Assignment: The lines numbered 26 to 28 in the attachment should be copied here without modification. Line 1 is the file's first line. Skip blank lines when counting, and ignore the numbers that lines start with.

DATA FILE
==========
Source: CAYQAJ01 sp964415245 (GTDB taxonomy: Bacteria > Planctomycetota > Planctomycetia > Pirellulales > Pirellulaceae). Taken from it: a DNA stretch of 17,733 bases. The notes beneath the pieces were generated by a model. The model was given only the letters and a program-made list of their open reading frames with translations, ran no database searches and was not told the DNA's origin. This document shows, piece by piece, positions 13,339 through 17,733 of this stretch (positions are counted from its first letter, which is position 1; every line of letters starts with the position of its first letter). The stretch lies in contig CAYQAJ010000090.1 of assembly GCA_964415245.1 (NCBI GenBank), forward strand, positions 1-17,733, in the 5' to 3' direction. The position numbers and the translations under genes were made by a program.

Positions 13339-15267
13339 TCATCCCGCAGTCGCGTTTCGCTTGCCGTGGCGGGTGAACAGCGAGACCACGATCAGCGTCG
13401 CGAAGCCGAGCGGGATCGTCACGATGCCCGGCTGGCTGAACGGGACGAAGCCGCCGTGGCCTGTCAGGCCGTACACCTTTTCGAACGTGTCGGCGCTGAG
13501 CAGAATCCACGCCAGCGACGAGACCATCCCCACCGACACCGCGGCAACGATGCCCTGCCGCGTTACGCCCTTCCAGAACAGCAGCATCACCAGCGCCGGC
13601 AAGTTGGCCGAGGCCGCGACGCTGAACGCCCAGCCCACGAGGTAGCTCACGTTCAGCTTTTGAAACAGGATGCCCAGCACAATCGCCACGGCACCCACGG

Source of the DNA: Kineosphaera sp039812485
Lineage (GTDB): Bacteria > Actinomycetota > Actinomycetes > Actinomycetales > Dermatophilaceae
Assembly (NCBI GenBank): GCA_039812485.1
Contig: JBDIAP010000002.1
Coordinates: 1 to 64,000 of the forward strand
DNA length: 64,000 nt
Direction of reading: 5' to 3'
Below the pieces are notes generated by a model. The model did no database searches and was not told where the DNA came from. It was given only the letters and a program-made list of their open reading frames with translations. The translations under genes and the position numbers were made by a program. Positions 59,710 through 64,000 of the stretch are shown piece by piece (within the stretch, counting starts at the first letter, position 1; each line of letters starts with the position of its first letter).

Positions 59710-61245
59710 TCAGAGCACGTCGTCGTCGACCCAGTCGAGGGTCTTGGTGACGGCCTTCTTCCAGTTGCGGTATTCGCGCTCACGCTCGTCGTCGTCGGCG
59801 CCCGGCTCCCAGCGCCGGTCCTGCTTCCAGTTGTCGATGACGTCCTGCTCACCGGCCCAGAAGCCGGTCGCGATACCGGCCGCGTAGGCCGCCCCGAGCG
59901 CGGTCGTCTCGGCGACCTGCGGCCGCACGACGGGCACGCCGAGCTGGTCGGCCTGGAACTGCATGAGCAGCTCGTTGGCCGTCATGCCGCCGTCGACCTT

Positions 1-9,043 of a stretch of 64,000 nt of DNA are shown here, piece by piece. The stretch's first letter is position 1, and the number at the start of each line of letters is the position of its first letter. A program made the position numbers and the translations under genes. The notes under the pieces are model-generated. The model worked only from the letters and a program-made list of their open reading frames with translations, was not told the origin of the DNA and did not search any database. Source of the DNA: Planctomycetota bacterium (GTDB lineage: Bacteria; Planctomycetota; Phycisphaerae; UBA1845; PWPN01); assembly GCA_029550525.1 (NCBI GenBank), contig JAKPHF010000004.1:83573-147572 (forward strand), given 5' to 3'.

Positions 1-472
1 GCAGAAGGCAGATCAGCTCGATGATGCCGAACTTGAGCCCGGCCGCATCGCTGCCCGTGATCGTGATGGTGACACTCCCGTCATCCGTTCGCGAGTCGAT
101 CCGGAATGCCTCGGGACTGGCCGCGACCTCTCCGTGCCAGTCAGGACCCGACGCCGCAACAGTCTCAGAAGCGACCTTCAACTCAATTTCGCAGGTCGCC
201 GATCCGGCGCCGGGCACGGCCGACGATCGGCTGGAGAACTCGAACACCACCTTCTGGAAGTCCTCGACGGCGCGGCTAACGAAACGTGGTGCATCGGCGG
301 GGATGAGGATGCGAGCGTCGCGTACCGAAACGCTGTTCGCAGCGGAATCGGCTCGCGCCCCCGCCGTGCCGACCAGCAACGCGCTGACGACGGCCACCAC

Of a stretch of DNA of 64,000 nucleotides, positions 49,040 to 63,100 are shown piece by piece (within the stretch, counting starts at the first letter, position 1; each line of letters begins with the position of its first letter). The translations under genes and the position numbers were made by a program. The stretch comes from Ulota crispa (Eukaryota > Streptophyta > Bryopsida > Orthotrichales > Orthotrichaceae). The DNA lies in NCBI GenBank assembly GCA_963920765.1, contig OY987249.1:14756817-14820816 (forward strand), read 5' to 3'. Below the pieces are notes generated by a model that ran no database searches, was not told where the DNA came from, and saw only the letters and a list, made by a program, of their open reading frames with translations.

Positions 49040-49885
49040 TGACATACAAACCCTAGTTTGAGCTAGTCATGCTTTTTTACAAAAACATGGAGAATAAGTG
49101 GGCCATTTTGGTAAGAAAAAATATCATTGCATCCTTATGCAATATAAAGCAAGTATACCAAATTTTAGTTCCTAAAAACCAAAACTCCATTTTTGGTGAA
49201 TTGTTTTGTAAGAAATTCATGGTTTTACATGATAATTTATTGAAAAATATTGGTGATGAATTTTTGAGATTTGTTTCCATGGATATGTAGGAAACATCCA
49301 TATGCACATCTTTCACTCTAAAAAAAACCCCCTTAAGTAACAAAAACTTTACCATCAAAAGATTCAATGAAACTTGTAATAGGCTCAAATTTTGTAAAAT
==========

Positions 49040-49885
49040 TGACATACAAACCCTAGTTTGAGCTAGTCATGCTTTTTTACAAAAACATGGAGAATAAGTG
49101 GGCCATTTTGGTAAGAAAAAATATCATTGCATCCTTATGCAATATAAAGCAAGTATACCAAATTTTAGTTCCTAAAAACCAAAACTCCATTTTTGGTGAA